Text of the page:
Your School’s PBIS Dream Team
As you’re thinking about your PBIS plan, it’s important to also think about who you’ll designate to be your “Hero Champions.” The people that make up your “team of champions” will likely have a myriad of different titles—Dean of Discipline, Administrative Assistant, Teacher—but the commonality will be their desire to help push PBIS initiatives forward.
The Champions will be the ones trained extensively in the use of Hero, and after implementation can be considered in-house experts, and will be the ones training the rest of your staff. Students, teachers, and staff can turn to this team to help address any Hero-related PBIS questions after roll-out.
Designating this committee is an imperative step to getting the entire school on board, since the Champions will evangelize Hero and the importance of PBIS during the critical roll-out phase. You need these Champions to help give a voice to the program, and breathe passion into the project from the ground floor.
At the beginning, these Champions may start out with the highest levels of Hero activity, meaning they are appointing more positive points than everyone else. They are the most well-versed in the Hero system, and are acutely aware of the big-picture PBIS goals. But, as they lead by example, others will catch on and become just as engaged, helping to really push your plan school-wide.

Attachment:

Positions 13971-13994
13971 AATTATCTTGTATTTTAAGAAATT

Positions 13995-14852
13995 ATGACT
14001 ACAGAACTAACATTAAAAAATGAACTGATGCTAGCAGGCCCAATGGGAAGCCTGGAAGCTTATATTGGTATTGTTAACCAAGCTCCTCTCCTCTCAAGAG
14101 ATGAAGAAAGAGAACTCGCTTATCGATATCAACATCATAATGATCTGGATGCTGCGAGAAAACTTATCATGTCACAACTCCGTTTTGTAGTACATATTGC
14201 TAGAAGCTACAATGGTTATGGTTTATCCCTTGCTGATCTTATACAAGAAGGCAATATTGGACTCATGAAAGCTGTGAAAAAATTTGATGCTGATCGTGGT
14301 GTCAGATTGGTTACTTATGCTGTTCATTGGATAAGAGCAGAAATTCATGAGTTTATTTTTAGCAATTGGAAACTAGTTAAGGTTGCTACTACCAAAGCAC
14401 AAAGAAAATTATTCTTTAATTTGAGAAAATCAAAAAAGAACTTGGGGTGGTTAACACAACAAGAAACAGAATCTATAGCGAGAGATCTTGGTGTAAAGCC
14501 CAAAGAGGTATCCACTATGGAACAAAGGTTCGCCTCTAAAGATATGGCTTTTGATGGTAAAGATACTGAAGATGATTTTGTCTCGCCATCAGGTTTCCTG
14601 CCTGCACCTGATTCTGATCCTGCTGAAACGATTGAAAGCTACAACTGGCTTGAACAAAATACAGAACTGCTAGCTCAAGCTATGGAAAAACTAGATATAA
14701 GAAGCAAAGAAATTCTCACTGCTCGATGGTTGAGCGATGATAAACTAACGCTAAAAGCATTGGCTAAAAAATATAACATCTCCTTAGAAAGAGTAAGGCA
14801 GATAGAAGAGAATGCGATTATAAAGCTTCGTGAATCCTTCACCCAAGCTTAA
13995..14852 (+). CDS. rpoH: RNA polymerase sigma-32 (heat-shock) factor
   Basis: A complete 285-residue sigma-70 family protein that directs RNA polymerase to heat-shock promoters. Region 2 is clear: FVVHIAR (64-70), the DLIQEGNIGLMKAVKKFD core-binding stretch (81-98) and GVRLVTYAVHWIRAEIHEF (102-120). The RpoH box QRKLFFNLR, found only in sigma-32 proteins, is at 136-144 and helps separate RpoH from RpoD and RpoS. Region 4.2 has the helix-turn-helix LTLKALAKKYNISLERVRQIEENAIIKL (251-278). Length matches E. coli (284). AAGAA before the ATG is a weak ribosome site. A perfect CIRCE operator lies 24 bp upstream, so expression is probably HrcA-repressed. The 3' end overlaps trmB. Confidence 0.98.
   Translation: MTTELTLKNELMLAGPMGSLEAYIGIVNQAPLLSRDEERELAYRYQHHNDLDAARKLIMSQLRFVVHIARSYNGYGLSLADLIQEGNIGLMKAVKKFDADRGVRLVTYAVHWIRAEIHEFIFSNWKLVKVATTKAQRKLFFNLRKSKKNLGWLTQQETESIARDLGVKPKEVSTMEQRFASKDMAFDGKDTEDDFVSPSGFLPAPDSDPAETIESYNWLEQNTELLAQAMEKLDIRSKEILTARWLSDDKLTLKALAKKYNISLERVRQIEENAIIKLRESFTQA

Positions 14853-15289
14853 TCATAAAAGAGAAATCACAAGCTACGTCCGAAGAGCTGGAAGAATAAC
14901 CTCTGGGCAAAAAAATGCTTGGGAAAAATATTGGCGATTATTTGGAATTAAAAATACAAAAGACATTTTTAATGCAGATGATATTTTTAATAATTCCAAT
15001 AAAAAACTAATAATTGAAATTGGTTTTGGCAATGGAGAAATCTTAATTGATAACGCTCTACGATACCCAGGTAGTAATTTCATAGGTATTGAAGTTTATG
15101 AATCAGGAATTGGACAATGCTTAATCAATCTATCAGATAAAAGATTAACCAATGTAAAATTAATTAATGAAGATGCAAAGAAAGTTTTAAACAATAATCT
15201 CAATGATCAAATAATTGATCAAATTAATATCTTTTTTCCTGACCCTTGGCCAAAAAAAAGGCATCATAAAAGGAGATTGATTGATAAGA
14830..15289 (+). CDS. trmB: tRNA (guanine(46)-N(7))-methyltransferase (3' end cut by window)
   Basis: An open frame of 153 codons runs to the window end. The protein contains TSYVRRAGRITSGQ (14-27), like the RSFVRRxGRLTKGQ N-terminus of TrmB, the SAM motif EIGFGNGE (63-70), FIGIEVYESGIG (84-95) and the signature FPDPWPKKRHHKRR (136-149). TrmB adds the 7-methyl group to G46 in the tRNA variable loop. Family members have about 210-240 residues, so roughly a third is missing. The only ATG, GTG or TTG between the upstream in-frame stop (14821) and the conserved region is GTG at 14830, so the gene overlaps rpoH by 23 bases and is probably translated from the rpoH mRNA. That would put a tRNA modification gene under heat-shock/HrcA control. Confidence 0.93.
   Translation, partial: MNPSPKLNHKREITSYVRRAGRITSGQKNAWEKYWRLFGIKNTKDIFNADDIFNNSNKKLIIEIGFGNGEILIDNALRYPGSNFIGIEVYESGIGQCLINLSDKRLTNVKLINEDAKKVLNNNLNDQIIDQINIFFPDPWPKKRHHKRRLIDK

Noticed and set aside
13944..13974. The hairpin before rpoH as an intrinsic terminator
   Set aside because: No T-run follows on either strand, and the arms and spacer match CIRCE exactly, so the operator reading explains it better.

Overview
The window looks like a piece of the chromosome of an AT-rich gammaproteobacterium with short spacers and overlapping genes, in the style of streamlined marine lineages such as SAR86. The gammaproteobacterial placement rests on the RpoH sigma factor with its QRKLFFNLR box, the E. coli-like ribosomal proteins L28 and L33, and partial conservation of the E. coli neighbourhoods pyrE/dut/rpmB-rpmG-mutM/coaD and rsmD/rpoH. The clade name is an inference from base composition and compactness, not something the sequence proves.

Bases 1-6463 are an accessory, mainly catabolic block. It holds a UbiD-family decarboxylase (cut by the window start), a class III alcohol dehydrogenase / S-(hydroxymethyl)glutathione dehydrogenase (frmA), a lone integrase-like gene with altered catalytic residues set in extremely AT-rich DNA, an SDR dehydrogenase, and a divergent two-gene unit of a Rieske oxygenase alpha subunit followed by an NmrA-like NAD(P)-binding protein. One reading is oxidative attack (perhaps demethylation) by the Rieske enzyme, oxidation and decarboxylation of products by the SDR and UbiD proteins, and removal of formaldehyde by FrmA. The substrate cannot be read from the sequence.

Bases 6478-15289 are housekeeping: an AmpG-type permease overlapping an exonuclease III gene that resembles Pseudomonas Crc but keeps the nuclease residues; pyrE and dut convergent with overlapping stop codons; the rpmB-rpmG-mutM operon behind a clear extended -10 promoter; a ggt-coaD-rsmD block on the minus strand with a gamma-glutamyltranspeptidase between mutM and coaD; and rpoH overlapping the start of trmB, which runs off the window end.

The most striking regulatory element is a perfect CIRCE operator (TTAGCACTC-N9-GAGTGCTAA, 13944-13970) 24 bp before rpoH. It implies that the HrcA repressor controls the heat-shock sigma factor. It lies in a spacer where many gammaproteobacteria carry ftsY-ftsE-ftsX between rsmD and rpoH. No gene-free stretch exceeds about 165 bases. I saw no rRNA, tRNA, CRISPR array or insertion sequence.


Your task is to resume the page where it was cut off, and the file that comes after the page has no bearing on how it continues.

* TIP: Being a Hero Champions requires a little bit of extra time, especially at the beginning, to become familiar with and learn the ins-and-outs of the PBIS plan and Hero system. It will be helpful to give this person an extra planning period to get organized until the system becomes habitual.
CUSTOMER PERSPECTIVE: BEN LOMOND HIGH SCHOOL
Roger Snow, Assistant Principal of Ben Lomond High School, Utah, knew that in order to be successful in implementing his SWPBIS plan, he needed buy-in from his students, and enthusiasm from his teachers. To start, he made sure that the new program wasn’t a burden on his staff, so he decided to do a beta test.
The beta testing team started with five teachers he designated as Champions. The process couldn’t have been simpler: the Champions were taught how to log on to Hero, how to give points, and let them go. After a few weeks, they met back up and he got their feedback. The beta testing process went well, but it did take some training.
This process paid off. By the time Roger’s PBIS program was ready to be rolled out to the whole school, he had a small but supportive group of early adopters that helped him train the rest of the teachers, and perhaps more importantly, share with their peers how the program had helped them with classroom management.